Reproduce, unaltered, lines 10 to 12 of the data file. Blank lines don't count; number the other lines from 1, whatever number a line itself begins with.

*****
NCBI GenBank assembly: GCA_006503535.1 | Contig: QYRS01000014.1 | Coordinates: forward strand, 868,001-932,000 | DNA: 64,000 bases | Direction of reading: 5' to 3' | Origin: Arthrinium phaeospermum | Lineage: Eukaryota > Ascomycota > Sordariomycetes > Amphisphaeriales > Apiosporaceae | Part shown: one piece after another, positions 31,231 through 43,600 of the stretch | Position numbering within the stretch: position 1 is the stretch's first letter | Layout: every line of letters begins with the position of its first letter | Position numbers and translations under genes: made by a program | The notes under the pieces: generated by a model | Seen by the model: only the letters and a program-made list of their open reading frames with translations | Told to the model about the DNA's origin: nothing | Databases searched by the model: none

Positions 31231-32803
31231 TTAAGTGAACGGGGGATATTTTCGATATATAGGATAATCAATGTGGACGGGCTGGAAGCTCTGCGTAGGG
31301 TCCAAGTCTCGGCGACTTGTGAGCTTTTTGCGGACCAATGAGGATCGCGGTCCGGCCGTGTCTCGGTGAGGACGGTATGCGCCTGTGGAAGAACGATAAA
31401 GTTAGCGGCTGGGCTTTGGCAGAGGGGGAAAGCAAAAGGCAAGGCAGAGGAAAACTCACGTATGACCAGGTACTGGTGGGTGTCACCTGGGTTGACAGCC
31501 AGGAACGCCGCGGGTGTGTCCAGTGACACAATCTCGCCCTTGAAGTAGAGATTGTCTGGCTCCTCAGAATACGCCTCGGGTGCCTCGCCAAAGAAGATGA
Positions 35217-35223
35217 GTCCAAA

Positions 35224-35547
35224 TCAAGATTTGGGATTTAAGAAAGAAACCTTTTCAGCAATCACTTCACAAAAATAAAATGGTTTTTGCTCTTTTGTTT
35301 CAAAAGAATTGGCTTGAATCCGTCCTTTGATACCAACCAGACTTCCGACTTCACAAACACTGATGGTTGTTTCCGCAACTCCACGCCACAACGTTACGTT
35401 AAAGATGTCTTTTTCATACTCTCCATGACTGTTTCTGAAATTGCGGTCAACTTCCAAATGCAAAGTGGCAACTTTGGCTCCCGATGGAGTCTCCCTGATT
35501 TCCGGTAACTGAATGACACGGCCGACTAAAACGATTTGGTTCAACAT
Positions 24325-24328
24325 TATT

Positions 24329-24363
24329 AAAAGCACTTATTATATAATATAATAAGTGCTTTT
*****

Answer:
35224 TCAAGATTTGGGATTTAAGAAAGAAACCTTTTCAGCAATCACTTCACAAAAATAAAATGGTTTTTGCTCTTTTGTTT
35301 CAAAAGAATTGGCTTGAATCCGTCCTTTGATACCAACCAGACTTCCGACTTCACAAACACTGATGGTTGTTTCCGCAACTCCACGCCACAACGTTACGTT
35401 AAAGATGTCTTTTTCATACTCTCCATGACTGTTTCTGAAATTGCGGTCAACTTCCAAATGCAAAGTGGCAACTTTGGCTCCCGATGGAGTCTCCCTGATT